The Community Development Financial Institution (CDFI) industry has operated for more than 40 years to provide access to financial services in under-resourced communities across the country. There are nearly 1,200 CDFIs across the U.S. that provide a variety of products and services to address structural gaps in our financial system. The CDFIs involved in the Small Business Recovery Funds serve small businesses and nonprofits with affordable, flexible capital and advisory services. CDFIs receive certification from the U.S. Treasury Department and are mandated to make at least 60 percent of their investments in designated low-income communities.

Every CDFI participating in the recovery funds programs is a certified, CDFI loan fund (or a non-depositary financial institution). They provide flexible, market-driven products and services that small business owners need to grow and thrive.

In these programs, the participating CDFIs are the community lenders that provide business advisory support and loans to small businesses in their communities. As mission driven lenders, they prioritize helping entrepreneurs grow their businesses and enable local economic development through job creation, income generation, and wealth building opportunities.

The recovery funds are centralized loan purchase facilities capitalized by public, private and philanthropic lenders that increase CDFI small business lending capacity by leveraging their balance sheets. For every $1 of a CDFI’s available funds, this program enables them to offer $20 of loan capital to a small business.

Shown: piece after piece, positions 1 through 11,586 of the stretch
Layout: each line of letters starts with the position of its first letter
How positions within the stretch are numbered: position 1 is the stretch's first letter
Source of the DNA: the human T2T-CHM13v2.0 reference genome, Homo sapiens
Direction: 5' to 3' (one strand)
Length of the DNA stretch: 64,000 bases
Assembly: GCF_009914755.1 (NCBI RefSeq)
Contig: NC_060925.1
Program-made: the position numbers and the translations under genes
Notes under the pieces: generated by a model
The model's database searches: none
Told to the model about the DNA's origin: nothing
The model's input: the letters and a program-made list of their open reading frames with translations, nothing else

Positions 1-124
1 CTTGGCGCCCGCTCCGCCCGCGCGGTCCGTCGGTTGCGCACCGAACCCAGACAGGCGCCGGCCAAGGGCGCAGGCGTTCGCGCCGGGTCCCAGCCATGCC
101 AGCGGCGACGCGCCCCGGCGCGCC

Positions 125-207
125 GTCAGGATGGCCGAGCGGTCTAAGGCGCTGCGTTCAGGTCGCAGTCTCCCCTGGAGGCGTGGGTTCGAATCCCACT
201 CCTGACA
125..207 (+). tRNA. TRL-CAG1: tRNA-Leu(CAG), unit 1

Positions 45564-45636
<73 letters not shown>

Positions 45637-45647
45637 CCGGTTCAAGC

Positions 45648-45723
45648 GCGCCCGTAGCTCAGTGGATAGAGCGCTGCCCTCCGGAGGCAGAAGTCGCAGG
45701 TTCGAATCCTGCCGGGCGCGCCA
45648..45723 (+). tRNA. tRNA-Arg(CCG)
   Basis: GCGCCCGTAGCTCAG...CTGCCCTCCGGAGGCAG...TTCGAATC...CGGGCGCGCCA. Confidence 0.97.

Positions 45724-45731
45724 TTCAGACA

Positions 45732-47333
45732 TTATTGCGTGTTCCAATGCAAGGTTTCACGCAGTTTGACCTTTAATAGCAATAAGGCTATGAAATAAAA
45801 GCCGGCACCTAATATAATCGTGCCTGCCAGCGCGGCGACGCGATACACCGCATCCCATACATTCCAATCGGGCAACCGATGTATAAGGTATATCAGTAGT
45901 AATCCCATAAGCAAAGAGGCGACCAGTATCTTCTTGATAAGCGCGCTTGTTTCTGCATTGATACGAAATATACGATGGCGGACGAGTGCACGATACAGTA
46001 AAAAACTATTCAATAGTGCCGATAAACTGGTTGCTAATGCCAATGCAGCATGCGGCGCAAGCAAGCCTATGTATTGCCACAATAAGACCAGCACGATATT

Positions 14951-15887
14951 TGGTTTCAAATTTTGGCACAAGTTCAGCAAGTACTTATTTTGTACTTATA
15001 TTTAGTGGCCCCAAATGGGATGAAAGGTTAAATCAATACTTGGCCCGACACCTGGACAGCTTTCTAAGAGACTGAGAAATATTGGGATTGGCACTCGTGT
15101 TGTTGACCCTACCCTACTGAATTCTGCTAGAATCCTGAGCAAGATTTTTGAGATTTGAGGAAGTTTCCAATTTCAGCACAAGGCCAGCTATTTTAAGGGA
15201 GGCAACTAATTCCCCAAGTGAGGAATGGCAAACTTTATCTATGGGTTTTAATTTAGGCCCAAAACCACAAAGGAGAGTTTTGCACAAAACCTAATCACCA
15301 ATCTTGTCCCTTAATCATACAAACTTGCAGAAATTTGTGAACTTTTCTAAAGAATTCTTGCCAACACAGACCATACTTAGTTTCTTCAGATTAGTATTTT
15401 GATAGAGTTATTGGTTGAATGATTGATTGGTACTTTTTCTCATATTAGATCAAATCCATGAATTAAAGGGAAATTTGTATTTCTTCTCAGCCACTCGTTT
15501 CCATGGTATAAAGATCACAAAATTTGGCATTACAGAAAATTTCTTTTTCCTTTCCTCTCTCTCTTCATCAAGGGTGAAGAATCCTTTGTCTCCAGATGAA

The model combines affordable loan capital, a technology platform to support loan originations, and technical assistance for business owners applying for credit. This holistic approach is designed to build local CDFI capacity so that community lenders can do what they do best in reaching more small businesses in underbanked communities.

The participating CDFIs lead the programs through loan originations and direct support to small businesses seeking advisory and affordable loan capital. We have nearly 30 CDFIs originating loans across programs.

Calvert Impact Capital is the arranger of the funds, focusing on structuring the financial vehicles and coordinating participation across CDFIs, investors, and partner non-profit organizations. Calvert Impact Capital is not a lender in the funds.

Community Reinvestment Fund (CRF), a national CDFI, built and runs the online marketplace, Connect2Capital, that is used to connect small businesses seeking capital with the participating CDFIs.

Kiva, LISC Fund Management, and National Development Council act as fund managers and administrators.

Banks, corporations, private foundations, family offices, public sector partners, and other mission-driven institutional lenders participate as lenders and donors in the funds.

This model aims to expand access to affordable credit and business support for the smallest of small businesses and community-based nonprofits. The programs focus on serving underbanked businesses and organizations with 50 or fewer FTE, gross revenues of less than $5 million a year, and those that have experienced a disruption as a result of COVID-19. To be eligible for a loan, the business or organization must operate in one of the 18 states served.

For more information on the small business loan terms and eligibility, please visit the Connect2Capital websites: